The Austin Chronicle

Fright Night

Rated R, 106 min. Directed by Craig Gillespie. Starring Anton Yelchin, Christopher Mintz-Plasse, Colin Farrell, Toni Collette, David Tennant, Imogen Poots.

REVIEWED By Marc Savlov, Fri., Aug. 19, 2011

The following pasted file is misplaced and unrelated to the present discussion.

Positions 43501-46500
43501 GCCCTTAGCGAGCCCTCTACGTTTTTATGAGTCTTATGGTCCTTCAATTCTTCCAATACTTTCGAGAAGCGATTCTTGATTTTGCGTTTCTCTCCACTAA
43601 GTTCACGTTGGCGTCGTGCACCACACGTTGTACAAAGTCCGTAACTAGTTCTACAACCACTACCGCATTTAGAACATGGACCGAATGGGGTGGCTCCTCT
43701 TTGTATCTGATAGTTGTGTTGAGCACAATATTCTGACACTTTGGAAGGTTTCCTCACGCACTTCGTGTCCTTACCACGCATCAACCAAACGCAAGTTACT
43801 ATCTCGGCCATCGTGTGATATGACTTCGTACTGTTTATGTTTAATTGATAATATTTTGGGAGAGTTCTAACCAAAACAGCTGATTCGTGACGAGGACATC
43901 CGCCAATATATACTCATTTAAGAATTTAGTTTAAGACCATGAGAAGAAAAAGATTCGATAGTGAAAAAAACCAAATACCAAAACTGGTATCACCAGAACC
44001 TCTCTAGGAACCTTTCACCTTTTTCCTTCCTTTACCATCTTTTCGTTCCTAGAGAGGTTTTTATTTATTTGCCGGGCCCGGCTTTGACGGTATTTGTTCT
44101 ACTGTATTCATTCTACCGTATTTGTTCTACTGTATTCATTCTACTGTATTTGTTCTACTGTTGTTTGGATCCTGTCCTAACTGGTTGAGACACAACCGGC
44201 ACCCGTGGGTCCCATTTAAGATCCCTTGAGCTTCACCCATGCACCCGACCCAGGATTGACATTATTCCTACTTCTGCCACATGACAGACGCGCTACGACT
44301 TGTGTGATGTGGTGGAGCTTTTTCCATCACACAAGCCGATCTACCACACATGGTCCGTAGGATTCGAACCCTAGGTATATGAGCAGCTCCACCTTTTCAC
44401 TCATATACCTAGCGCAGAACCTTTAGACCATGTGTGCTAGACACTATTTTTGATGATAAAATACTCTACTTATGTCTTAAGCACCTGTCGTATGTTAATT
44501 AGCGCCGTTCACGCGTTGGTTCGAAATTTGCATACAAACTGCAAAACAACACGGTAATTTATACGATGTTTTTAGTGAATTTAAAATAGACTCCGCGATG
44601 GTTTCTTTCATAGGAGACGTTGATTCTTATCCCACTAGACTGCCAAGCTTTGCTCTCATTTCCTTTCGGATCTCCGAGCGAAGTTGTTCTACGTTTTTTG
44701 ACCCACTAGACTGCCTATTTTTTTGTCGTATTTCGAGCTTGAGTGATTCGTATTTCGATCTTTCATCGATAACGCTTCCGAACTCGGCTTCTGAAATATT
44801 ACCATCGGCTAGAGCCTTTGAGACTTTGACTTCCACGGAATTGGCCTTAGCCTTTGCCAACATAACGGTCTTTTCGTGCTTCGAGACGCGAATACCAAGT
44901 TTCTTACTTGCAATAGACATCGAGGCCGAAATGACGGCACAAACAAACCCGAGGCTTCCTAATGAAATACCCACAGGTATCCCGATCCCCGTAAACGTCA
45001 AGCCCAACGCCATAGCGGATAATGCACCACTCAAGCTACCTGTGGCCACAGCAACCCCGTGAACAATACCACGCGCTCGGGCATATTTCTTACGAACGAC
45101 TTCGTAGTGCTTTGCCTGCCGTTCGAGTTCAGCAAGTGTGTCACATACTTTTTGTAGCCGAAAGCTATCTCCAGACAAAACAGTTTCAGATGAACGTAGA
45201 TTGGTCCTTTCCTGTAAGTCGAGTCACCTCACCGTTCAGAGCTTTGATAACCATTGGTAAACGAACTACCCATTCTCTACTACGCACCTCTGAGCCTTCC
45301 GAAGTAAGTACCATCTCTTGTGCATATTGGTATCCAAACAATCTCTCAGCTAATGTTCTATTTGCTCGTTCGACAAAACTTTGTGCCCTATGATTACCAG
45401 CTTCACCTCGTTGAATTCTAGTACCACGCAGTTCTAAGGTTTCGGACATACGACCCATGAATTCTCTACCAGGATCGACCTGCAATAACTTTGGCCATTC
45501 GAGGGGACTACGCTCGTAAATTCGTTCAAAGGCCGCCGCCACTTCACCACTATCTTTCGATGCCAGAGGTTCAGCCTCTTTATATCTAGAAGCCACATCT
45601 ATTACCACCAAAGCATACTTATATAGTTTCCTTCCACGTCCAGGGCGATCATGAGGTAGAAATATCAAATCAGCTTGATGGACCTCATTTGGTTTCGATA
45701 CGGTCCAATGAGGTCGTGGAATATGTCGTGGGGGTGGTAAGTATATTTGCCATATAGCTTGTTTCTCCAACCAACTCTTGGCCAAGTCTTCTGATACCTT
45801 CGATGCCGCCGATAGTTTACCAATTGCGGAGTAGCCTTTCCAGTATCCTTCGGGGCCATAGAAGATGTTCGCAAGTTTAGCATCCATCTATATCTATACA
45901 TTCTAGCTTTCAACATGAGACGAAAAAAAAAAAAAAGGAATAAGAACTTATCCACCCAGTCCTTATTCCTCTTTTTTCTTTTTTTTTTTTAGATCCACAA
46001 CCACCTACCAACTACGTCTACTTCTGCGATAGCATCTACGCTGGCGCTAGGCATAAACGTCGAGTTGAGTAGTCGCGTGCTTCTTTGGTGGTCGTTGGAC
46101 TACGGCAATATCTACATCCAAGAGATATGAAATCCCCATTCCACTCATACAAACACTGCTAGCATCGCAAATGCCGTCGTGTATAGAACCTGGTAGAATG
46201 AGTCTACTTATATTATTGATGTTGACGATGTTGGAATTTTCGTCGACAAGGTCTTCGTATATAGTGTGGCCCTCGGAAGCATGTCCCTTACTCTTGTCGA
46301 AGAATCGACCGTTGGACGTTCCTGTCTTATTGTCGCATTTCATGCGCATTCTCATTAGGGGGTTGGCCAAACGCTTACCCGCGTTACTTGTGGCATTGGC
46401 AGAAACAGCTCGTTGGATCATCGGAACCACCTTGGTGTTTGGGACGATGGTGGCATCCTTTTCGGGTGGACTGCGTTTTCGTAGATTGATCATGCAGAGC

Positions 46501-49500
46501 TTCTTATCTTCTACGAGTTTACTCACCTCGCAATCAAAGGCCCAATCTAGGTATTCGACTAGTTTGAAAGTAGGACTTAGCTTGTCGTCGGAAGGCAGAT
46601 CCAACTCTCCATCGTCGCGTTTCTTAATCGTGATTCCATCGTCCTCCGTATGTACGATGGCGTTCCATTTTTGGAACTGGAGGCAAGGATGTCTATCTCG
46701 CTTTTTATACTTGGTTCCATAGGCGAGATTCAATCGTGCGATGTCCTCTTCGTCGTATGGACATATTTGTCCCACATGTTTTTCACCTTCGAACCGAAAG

Fans of the irritatingly limp and relatively toothless Twilight series may actually find their tormented inner selves fondled to exquisite, precoital perfection with this slick and gleeful adaptation of the classic Eighties vampire-next-door flick. Sex and death go head-to-head here, both temporarily sidelined by every teenager's least favorite societal villain: that damned chastity. But, as in Tom Holland's original 1985 film, virtue and purity are lousy guarantees against the forces of hunky bloodsuckers. Discounting the across-the-pond charms of Hammer Films stalwart Christopher Lee, it was John Badham's 1979 Dracula that kick-started the ongoing cinematic love-and-death affair with the sexy undead. In that film, über suave Frank Langella, resplendent in the traditional cape and blow-dried coif combo, made dying at the lips of a hellbound predator seem the absolute height of kinky, Disco-era nightlife. The original Fright Night then upped the stakes, so to speak, by adding explosive (literally) and inventive gore effects to the sleek suburban urbanity of Chris Sarandon's vampire Jerry Dandridge. Craig Gillespie (Lars and the Real Girl) goes everyone one better by casting Colin Farrell as Jerry. It's a coup of sorts, because Farrell's impish, actorly insouciance is tailor-made for predatory roles such as this. He's only upstaged here, very briefly, by Sarandon, who appears in a cameo nod to the original. Also as in the original, lovesick teen Charley Brewster (Yelchin, the Star Trek reboot's Chekov) and his potential paramour Amy (Poots) find themselves, geek pal Ed (Mintz-Plasse), and Charley's mom Jane (Collette) threatened with deathlessness when the short, dark stranger moves in next door to their heretofore normal suburban tract home. Alas, as Joe Jackson has previously noted, "In every dream home, a nightmare," and bloody chaos soon ensues. Gillespie's Fright Night isn't a prick on the neck of the original – who could forget Evil Ed's goofy hair or Amy's yawning maw? – but what it does, it does well. It's too slick by half and the vampiric effects work is somewhat less than heart-stopping, but it unfolds, snakelike, with a certain desert charm and doesn't break any of the cardinal rules of the genre (or, frankly, add anything to them). Farrell's toothsome demon is a post-millennial version of sexy, which is intriguing, but not nearly as fun to watch as Frank Langella's hair.

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